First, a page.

"Happier at Home" by Gretchen Rubin
In today's guest blog, Gretchen Rubin talks about appreciating the olfactory—both the good and the bad. Gretchen's book Happier at Home is available now on Kindle Post.
Of all the new resolutions I've adopted as part of my efforts to be "happier at home," one of my favourites is the resolution to "embrace good smells". It's surprising to me how much pleasure my sense of smell gives me, now that I've tuned into it more fully.
My interest in the sense of smell was inspired partly by my young daughter, who is a real "nose". She responds more powerfully to smells than anyone I've ever met. She's entranced by smells that I take for granted (like the fragrance wafting from carts selling roasted nuts on New York City street corners), and she's repulsed by smells that I can hardly detect (for years, she cried every time she had to ride in a car, because she hated the smell).
When I did some research on the sense of smell, I learned some interesting facts. For instance, our responses to smells are learned, not instinctive--that is, nothing smells good (lilacs) or bad (rotten meat) until you learn that it's a good or bad smell. The average person can recognise about ten thousand odours. A particular scent can help recall memories with tremendous intensity; the rush of long-forgotten memories experienced by Marcel Proust, after he smelled and tasted a madeleine soaked in linden tea, is the most famous example of this phenomenon. A friend recently had a similar, but much less pleasant, rush of memories after she rode in an elevator with a man wearing her ex-boyfriend's cologne.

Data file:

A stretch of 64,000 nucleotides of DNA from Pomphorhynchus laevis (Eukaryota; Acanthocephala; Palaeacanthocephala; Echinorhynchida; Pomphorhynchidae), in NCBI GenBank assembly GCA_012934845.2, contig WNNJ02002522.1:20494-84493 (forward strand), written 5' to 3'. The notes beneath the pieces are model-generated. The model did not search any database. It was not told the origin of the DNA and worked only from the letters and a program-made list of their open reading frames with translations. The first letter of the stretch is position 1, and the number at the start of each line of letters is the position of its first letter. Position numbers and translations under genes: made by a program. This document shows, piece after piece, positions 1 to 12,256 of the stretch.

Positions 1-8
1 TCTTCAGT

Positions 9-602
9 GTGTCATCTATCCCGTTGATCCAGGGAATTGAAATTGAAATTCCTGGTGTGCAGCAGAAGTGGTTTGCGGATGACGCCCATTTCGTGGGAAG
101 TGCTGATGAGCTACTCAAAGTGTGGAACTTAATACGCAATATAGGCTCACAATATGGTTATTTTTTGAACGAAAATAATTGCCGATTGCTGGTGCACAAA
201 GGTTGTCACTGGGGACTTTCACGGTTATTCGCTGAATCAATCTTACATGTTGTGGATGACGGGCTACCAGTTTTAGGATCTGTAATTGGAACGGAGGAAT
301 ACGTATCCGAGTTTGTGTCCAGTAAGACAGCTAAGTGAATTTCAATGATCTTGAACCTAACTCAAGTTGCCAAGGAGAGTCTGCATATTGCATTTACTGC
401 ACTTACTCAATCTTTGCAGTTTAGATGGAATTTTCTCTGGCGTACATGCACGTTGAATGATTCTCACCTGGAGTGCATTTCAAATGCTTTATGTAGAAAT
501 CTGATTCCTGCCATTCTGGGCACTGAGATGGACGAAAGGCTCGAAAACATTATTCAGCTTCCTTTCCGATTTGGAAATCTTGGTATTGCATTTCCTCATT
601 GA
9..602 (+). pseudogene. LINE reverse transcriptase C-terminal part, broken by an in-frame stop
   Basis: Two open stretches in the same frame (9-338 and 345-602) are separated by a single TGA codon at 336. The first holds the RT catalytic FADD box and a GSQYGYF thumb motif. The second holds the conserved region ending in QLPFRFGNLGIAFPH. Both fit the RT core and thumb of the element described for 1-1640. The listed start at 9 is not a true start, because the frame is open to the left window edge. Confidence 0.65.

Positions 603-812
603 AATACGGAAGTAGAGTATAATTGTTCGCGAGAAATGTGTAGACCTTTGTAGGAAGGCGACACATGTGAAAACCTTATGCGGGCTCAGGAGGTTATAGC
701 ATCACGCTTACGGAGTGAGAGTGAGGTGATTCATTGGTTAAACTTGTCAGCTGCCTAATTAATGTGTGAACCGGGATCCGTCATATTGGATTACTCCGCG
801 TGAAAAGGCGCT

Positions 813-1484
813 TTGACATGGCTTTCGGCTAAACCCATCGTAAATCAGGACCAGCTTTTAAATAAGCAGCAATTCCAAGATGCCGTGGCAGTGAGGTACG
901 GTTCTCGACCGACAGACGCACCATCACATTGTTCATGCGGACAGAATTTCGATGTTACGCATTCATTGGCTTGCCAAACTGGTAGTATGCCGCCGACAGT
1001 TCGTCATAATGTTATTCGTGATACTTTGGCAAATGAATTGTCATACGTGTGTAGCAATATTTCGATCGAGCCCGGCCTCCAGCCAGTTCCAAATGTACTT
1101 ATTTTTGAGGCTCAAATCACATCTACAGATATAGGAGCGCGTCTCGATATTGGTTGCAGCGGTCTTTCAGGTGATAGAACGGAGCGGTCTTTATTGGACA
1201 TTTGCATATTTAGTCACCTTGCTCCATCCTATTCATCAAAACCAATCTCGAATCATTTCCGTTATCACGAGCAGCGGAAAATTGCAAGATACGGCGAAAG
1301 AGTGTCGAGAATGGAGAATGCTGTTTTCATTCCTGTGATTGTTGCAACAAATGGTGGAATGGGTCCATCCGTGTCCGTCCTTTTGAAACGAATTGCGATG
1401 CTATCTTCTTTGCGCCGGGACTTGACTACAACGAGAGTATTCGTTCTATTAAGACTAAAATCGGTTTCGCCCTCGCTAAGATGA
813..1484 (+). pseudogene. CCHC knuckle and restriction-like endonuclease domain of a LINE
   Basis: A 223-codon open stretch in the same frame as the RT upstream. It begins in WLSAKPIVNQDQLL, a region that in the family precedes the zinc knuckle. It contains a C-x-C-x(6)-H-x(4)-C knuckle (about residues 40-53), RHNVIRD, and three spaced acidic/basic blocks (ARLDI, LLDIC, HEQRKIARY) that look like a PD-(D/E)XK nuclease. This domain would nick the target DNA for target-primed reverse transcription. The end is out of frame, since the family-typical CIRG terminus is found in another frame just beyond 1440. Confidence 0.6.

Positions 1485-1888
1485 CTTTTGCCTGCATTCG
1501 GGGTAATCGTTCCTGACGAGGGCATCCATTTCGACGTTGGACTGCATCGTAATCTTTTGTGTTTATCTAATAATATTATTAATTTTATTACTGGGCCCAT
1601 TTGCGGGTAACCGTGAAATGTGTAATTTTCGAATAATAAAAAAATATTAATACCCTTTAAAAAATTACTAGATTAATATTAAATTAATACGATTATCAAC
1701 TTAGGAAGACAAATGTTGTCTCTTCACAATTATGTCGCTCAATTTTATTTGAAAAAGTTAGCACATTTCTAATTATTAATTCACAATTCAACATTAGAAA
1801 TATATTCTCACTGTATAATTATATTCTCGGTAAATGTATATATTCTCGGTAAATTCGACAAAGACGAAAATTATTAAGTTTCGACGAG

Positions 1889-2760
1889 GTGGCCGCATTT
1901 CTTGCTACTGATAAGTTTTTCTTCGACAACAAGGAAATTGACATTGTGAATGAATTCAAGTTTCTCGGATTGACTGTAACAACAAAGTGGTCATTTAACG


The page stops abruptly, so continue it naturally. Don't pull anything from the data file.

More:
Now that I've learned to pay closer attention to my own experiences, I realise how much the sense of smell contributes to our feelings of vitality and happiness. In fact, although we often discount the importance of the sense of smell in contrast to our other senses, people who suffer from anosmia (loss of the sense of smell) often become depressed; they lose interest in food and sex, have difficulty sleeping, and feel disconnected from other people.
To keep my resolution to "embrace good smells," I'm doing whatever I can to appreciate beautiful fragrances. I buy and wear perfume much more than I used to do; I put it on several times during the day, though of course I work at home so don't have to worry about bothering my officemates. I used to scoff at scented candles; now I love them. I collect the naturalistic, almost eerily accurate, fragrances created by places like CB I Hate Perfume and Demeter.
Most importantly, I pause during the day to notice and enjoy the ordinary, delightful smells of home, such as grapefruit, coffee, fresh laundry, nail polish, vanilla, and my husband's shampoo.
And I'm much, much quicker to take out the trash.